Search Results

You are looking at 1 - 10 of 15 items for

  • Author or Editor: ARTHUR F. KRUEGER x
  • Refine by Access: All Content x
Clear All Modify Search
ARTHUR F. KRUEGER

Abstract

No Abstract Available.

Full access

THE WEATHER AND CIRCULATION OF APRIL 1955

Another Cold Month in the West

ARTHUR F. KRUEGER

Abstract

No Abstract Available.

Full access

THE WEATHER AND CIRCULATION OF JULY 1956

Including Some Aspects of Momentum Flux in Relation to an Intense Polar Vortex

ARTHUR F. KRUEGER

Abstract

No Abstract Available.

Full access
Arthur F. Krueger

Abstract

No abstract available.

Full access
ARTHUR F. KRUEGER

Abstract

No Abstract Available.

Full access

THE WEATHER AND CIRCULATION OF FEBRUARY 1954

The Warmest February on Record for the United States

ARTHUR F. KRUEGER

Abstract

No Abstract Available.

Full access

THE WEATHER AND CIRCULATION OF OCTOBER 1954

Including a Discussion of Hurricane Hazel in Relation to the Large-scale Circulation

ARTHUR F. KRUEGER

Abstract

No Abstract Available.

Full access

THE WEATHER AND CIRCULATION OF DECEMBER 1954

A Month With a Cyclonic Polar Vortex and Fast Westerlies in High Latitudes

ARTHUR F. KRUEGER

Abstract

No Abstract Available.

Full access
JAY S. WINSTON and ARTHUR F. KRUEGER

Abstract

A large-scale cycle of available potential energy in the Northern Hemisphere over a period of about two weeks during late December 1958 and early January 1950 has been investigated in some detail. During this cycle the zonal available potential energy first built up strongly to a maximum, and then when it began to decline, increases in eddy available and eddy kinetic energy took place. These changes in the energy parameters were well related to variations in the poleward heat transport, large values of which signify substantial conversions from zonal to eddy available potential energy, and to variations in the conversion between potential and kinetic energy. Furthermore some estimates of the generation of available potential energy show good consistency with the available potential energy variations. Examination of this cycle of available potential energy on a regional basis indicates that it was almost completely dominated by developments over North America and vicinity. The synoptic events associated with this energy cycle are also illustrated.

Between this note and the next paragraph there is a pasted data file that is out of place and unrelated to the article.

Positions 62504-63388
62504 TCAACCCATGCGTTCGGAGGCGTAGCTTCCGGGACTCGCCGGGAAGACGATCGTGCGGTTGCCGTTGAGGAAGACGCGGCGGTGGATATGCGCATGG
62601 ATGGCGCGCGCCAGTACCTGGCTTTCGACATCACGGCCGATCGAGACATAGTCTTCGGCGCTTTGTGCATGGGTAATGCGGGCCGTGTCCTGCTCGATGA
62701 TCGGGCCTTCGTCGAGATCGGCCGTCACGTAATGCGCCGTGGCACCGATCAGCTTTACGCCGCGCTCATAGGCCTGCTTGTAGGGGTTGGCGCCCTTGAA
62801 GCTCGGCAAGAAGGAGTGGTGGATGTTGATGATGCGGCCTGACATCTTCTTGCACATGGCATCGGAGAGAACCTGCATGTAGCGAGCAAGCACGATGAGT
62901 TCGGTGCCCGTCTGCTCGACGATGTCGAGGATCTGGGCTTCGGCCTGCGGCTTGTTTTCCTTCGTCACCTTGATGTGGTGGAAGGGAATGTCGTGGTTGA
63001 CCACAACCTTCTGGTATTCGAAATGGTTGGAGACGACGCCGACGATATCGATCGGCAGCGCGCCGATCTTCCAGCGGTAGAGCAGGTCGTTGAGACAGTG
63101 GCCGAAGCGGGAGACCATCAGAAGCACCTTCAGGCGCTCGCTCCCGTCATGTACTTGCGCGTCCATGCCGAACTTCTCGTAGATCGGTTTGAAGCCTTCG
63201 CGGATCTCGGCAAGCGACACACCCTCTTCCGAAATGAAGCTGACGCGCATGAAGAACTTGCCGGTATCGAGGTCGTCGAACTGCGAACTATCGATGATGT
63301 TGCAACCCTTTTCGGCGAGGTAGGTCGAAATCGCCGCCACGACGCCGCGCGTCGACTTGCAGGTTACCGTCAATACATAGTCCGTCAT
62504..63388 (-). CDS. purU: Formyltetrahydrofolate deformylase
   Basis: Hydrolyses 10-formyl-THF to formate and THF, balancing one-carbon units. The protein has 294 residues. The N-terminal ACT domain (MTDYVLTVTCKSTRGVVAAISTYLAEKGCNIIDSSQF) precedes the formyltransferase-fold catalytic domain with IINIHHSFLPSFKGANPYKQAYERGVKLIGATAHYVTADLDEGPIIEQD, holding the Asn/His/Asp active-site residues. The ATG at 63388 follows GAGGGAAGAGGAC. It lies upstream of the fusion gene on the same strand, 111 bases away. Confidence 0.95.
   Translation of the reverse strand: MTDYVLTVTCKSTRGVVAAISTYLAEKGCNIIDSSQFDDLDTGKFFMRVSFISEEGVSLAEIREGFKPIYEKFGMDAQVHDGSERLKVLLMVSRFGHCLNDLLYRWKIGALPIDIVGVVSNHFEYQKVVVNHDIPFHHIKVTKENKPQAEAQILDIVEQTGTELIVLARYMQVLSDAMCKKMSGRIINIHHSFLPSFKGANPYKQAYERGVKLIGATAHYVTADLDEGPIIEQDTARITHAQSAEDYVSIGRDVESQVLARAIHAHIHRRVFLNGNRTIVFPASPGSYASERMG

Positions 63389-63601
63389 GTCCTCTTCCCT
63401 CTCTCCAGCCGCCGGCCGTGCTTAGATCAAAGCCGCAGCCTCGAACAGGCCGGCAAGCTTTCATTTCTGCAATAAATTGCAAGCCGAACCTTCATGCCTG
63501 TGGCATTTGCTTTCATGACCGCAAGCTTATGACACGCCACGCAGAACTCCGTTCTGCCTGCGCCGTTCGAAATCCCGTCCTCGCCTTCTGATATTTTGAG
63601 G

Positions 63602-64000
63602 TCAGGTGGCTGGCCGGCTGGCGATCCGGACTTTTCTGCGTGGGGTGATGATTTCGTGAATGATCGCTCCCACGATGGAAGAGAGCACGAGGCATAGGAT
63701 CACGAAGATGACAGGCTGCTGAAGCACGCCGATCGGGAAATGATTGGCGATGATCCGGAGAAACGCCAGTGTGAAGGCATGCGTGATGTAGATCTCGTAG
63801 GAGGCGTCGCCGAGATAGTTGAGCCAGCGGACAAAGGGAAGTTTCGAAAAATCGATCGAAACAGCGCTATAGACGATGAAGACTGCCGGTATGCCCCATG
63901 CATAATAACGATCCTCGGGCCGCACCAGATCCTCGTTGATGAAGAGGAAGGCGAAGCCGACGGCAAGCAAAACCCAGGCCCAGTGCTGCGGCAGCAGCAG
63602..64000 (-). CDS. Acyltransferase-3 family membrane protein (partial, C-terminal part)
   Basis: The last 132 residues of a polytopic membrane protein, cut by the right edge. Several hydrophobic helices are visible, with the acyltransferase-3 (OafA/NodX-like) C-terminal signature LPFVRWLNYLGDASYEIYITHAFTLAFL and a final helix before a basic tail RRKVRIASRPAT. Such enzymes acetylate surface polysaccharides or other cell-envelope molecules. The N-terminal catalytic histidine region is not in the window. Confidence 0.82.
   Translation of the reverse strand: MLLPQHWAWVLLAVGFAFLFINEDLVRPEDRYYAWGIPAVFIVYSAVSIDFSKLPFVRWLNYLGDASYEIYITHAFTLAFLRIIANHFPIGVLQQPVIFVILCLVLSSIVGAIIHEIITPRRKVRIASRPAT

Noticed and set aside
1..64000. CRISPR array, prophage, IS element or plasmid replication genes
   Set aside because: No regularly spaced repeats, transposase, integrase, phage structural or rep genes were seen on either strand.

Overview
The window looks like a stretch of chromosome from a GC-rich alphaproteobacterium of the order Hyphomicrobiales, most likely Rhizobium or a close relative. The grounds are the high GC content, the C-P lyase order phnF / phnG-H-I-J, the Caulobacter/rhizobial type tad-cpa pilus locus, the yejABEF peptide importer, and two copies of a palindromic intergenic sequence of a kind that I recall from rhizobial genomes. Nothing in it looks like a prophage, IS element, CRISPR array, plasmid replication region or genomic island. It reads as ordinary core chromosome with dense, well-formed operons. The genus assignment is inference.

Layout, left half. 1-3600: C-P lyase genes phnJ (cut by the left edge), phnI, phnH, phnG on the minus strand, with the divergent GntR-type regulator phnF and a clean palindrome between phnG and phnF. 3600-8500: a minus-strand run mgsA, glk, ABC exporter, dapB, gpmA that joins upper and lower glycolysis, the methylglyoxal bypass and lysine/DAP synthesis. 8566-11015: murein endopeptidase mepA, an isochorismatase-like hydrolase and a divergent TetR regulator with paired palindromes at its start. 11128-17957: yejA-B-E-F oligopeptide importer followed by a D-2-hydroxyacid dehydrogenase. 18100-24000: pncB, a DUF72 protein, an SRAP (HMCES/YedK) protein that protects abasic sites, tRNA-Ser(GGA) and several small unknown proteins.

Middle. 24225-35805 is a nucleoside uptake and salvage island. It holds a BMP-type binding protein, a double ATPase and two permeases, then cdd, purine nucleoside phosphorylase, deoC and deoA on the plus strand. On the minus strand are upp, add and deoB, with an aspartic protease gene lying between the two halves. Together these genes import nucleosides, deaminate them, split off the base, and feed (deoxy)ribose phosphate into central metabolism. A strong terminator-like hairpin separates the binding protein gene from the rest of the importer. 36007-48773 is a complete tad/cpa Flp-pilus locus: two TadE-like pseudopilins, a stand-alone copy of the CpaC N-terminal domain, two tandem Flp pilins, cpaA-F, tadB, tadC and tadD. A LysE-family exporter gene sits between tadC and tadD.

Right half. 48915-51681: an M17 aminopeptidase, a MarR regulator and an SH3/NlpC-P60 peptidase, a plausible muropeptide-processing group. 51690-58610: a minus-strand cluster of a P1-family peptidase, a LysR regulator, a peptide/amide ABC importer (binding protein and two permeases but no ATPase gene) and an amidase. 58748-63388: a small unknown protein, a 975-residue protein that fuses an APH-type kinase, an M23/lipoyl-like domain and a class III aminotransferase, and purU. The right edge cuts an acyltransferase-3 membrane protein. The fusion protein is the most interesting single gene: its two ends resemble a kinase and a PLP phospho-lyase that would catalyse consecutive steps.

Full access
Arthur F. Krueger and Jay S. Winston

Abstract

The contrasting circulation and cloudiness over the tropics during two extremes of the zonally oriented Walker circulation are described. During February 1971 the trade winds over the Pacific Ocean were very strong with fast upper tropospheric westerlies superimposed. This was associated with well-developed, high-level oceanic troughs over the east central Pacific both north and south of the equator. Tropical convection was largely confined to the three tropical continental areas, while the ITCZ over the Pacific was very weak.

During February 1969 the Walker circulation was considerably weaker. Tropical convection was more extensive over the central and eastern Pacific. The high-level mid-oceanic troughs were also weaker and even replaced by weak anticyclonic flow over the convective regions. Associated with this the sub-tropical jet stream was very much stronger over the eastern Pacific, North America and the Atlantic, but weaker near Japan.

It is suggested that dynamic instability in the westerlies of the subtropical jet stream plays an important role in regulating the intensity of the tropical circulation.

Full access